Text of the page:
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The Great U of Stemster

Standing Stones


Achavanich Circle damaged by lay-by

John O'Groat Journal

A BUNGLING roads boss unwittingly ordered the destruction of part of a 4000-year-old ancient monument near Lybster.
Highland Council workers were preparing to tarmac over historic ruins to create a lay-by for visitors to the standing stones at Achavanich before a concerned local historian pointed out the gaffe to embarrassed council chiefs.
Work ground to a halt last week while Historic Scotland assessed the damage and the local authority employed an archaeologist to ensure work can continue without further damage to the site.
The £10,000 project was funded by the Highland Council's recent Scottish Executive windfall under a quality of life and environment initiative. It was hoped the lay-by would provide "safe and convenient" access for the public to reach the ancient monument.
Ian Hargrave, acting Caithness area manager, claims the blunder was "largely a technicality".
He revealed that the Highland Council believed the scheduled monumental site stopped at the fence, in off the roadside, when in fact it extends to the edge of the road.
"That's why people got a wee bit excited about it," he said. "Historic Scotland has examined the site and an archaeologist consultant has been engaged to ensure the project can be completed."
The council did not need planning permission for the project because it falls under the auspices of the roads authority. However, Richard Guest, the area transport, environmental and community services manager, admitted it would have been wise to consult Historic Scotland over the plans.
Mr Guest added that an initial report by the archaeologist employed by the council suggested that the area dug up by the council to lay the foundations for the lay-by did not hold anything of archaeological importance.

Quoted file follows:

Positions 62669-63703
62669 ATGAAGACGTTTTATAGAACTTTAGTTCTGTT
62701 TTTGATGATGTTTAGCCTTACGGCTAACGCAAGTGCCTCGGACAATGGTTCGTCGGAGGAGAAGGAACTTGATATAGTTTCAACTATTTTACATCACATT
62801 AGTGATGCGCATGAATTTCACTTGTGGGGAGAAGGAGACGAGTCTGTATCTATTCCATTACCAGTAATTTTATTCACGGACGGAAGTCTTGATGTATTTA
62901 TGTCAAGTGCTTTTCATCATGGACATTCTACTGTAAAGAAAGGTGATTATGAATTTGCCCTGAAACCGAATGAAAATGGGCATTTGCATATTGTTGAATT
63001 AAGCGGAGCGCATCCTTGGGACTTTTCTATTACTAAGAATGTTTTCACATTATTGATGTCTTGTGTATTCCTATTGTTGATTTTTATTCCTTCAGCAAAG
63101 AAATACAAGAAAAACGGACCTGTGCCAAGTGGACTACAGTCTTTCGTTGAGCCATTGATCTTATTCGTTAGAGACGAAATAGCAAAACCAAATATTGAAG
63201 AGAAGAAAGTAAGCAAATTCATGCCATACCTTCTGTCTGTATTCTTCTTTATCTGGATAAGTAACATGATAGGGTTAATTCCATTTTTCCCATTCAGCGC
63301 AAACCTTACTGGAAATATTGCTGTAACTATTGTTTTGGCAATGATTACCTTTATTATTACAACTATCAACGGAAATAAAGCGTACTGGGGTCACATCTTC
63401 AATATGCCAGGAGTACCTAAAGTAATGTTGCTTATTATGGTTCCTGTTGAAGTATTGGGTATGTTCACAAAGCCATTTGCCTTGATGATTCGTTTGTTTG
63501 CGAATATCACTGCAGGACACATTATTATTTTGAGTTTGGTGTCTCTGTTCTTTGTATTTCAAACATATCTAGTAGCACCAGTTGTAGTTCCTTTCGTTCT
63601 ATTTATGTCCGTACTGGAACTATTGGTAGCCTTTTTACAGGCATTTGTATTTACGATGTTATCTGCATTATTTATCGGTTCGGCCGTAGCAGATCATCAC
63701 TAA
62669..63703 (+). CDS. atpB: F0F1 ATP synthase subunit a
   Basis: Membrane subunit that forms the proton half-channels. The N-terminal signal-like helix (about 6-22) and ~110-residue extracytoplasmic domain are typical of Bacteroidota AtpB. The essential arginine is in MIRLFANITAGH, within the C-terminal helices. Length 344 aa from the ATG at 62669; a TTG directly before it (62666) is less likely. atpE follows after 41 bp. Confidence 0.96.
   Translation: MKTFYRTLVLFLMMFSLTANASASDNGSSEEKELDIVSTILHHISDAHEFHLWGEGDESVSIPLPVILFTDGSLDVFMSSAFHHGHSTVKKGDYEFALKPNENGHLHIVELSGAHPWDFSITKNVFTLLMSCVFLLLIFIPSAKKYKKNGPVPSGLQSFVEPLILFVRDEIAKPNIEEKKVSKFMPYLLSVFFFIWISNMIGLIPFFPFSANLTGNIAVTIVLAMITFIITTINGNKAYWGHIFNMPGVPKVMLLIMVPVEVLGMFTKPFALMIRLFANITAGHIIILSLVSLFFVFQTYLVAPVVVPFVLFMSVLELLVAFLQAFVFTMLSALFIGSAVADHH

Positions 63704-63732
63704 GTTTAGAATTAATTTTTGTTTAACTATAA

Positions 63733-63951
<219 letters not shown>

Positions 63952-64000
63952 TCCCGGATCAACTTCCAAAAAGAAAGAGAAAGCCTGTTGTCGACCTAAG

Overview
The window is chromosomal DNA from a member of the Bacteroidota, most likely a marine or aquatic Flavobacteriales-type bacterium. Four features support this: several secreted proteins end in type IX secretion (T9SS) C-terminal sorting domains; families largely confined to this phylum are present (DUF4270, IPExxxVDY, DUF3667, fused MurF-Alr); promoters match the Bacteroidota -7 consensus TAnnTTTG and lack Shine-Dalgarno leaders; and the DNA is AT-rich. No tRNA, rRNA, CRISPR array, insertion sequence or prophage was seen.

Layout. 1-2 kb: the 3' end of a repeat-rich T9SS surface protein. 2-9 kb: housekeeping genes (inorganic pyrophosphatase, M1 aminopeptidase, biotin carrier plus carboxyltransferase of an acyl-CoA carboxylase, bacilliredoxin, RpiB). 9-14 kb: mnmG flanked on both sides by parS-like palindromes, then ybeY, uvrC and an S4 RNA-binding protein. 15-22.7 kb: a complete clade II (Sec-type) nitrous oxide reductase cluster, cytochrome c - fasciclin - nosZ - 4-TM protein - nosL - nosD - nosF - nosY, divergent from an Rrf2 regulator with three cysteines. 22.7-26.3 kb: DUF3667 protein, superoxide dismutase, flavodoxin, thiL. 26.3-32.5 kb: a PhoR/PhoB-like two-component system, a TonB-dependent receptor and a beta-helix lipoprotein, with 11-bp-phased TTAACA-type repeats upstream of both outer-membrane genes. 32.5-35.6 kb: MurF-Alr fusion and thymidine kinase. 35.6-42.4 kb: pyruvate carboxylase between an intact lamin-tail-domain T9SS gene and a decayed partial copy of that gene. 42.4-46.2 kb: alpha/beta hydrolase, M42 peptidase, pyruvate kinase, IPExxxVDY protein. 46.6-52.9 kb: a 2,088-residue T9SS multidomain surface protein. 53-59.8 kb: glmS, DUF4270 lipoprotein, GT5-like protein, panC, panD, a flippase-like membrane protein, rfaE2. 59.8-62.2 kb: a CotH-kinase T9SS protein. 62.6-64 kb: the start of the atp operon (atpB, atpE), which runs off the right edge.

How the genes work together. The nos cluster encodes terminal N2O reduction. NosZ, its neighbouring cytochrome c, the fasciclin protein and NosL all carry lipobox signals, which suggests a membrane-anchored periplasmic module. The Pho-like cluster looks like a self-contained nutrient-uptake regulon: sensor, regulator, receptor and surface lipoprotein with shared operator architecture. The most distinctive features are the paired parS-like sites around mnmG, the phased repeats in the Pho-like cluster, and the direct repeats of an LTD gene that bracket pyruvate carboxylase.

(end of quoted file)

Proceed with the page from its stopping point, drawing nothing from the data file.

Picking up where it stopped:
However, an Historic Scotland spokeswoman yesterday said she believes the site destroyed by the council is part of the unusual horseshoe-shaped arrangement of small standing stones at Achavanich. She added: "Fortunately the damage was minimal."
The standing stones are believed to date back to the Bronze Age and have held ritual importance in the county for centuries, although their precise purpose and date is unknown. The tallest is two metres high. Some stones may have been taller, but weathering has caused them to crack and split.
Only 36 stones remain in the setting, although there may have been about 54 originally.
Achavanich is in Councillor Billy Mowat's Caithness South-East ward. He declined to comment on the council's gaffe because he said he was sure the situation would be resolved.
Mr Mowat welcomes the lay-by which he hopes will encourage more visitors to the area.
Rhiannon Posted by Rhiannon
28th March 2003ce
Edited 30th June 2004ce

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